Post details: (Part 10) GAO Presentation On Internal DHS Checkpoints

2009-11-11

Permalink 00:37:49, Categories: News, Homeland Security?, Checkpoints, Immigration, 542 words   English (EU)

(Part 10) GAO Presentation On Internal DHS Checkpoints


Part 10 of a 14 part video series highlighting a town hall meeting organized by Congresswoman Gabrielle Giffords appears above. The meeting was held on September 2, 2009 in Green Vally, Arizona to discuss/debate a recent GAO report on internal suspicionless homeland security checkpoints.

In this video, more members of the audience speak out against the proposed permanent Homeland Security checkpoint being planned for Southern Arizona's I-19 South of Tucson. Jennifer Allen with the Border Action Network speaks first followed by a member of the Audobon Society. Highlights from the speakers along with responses from government representatives follow:

[More:]

  • Border Action network director Jennifer Allen asks what's the big picture? Why aren't internal checkpoints redundant given the momentum underway to expand and upgrade Ports of Entry around the country?
  • Allen also refers to the activation of SBInet and Southbound border checks as additional tools being put in place that alleviate the need for internal checkpoints
  • Chief Gilbert responds by asserting checkpoints are not redundant because they are designed to intercept illegal traffic that flows around Ports of Entry (POE). This is a misrepresentation however given that GAO representative Stana already stated permanent checkpoints are needed because POE's only attempt to interdict 30% of illegal traffic so as to not overly burden border commerce. As such, internal checkpoints are there just as much to interdict illegal traffic that gets through POE's as they are to interdict traffic that goes around a POE. Additionally, if the Border Patrol was truly interested in interdicting illegal traffic flowing around POE's, it would place more resources around them instead of at checkpoints 25 to 100 miles North of them.
  • Chief Gilbert uses the phrase Defense In Depth to describe internal checkpoints but doesn't attempt to explain how internal checkpoints are more effective than utilizing the same resources on the actual border. Additionally, if you read the wikipedia definition of 'defense in depth', the inapplicability of the strategy to internal immigration checkpoints should be obvious.
  • Representative Giffords responds in this video by making it clear she's bought the Department of Homeland Security's propaganda hook, line and sinker. She indicates the maps of (permanent) checkpoint locations and statistics speak for themselves. I would agree with Giffords. The statistics clearly show that border operations are ten times more effective at interdicting illegal traffic than internal checkpoints. This means (if one truly believed in the security theater that passes for border security) resources being wasted on internal checkpoints would be better utilized on the border instead of harassing individuals inside the country absent suspicion.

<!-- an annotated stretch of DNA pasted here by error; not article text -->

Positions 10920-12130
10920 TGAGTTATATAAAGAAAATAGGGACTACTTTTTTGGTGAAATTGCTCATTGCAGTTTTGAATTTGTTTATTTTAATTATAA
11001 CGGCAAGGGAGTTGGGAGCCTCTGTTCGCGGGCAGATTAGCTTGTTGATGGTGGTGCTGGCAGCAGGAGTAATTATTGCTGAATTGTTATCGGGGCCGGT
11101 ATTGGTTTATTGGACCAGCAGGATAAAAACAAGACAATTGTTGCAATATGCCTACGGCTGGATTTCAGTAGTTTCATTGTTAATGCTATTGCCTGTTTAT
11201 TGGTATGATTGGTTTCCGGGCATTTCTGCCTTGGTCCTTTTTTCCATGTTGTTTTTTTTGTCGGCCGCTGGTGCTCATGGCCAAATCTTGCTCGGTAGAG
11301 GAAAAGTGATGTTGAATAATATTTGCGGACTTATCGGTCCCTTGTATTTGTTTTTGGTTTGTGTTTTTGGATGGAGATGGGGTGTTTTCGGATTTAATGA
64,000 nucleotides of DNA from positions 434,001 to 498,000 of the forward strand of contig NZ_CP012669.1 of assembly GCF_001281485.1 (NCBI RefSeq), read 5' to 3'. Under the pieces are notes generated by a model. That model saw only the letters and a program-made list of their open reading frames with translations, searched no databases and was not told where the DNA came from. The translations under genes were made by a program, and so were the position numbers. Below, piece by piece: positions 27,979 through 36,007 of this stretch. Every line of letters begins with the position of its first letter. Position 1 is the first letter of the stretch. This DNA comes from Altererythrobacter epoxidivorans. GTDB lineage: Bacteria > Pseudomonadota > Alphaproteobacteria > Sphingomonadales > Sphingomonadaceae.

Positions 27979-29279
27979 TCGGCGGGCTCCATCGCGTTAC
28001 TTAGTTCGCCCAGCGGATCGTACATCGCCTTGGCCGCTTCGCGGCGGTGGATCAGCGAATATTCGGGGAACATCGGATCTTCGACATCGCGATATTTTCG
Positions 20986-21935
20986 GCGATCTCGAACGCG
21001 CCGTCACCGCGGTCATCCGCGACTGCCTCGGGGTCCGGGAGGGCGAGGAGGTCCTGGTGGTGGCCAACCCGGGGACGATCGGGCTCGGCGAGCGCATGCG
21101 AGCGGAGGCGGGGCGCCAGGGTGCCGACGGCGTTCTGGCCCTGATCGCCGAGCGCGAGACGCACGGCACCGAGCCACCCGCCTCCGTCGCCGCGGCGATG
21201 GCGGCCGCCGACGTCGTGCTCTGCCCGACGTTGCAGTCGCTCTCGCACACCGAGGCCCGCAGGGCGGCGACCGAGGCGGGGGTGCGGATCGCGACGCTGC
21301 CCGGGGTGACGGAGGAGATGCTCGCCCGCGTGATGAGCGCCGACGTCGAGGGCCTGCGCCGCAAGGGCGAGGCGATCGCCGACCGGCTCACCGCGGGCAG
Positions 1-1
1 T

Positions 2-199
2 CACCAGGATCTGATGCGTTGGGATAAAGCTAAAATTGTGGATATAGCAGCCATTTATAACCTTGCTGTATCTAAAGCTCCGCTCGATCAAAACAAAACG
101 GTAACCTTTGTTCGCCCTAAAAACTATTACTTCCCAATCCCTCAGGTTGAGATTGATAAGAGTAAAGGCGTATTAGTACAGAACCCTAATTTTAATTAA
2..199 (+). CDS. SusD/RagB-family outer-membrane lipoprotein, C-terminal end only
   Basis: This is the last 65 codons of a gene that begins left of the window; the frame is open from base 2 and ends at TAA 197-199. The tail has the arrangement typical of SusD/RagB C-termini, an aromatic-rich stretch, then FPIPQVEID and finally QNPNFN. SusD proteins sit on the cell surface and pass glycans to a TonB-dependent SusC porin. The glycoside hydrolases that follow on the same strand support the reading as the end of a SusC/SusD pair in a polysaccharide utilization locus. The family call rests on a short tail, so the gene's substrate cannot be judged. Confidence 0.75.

• The next speaker from the audience represented the Audobon society. He indicated there are several outstanding environmental concerns regarding the proposed location of the permanent checkpoint the Border Patrol has never responded to. He also asked about the status of a required environmental impact study and deplored the fragmentation of the landscape by Border Patrol enforcement operations.
  • Chief Gilbert responded by stating the environmental impact study was on hold until further notice and that he felt the Border Patrol's effect on the environment was mitigated by the reduction in illegal traffic their presence was responsible for.

This sums up part 10. Links to all parts of this special report appear below:

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Roadblock Revelations

Welcome to Checkpoint USA's blog. Here you'll find general information and discussions regarding growing threats to our right to privacy & travel.

While I refer to court cases along with state and federal law frequently in this blog, nothing written here should be construed as legal advice. I am not an attorney. Rather, I'm someone concerned about the growing disregard for individual rights present at all levels of government.

My conclusions are my own based upon personal experience and research. The law is made purposely complex however and varies significantly from place to place and circumstance to circumstance.

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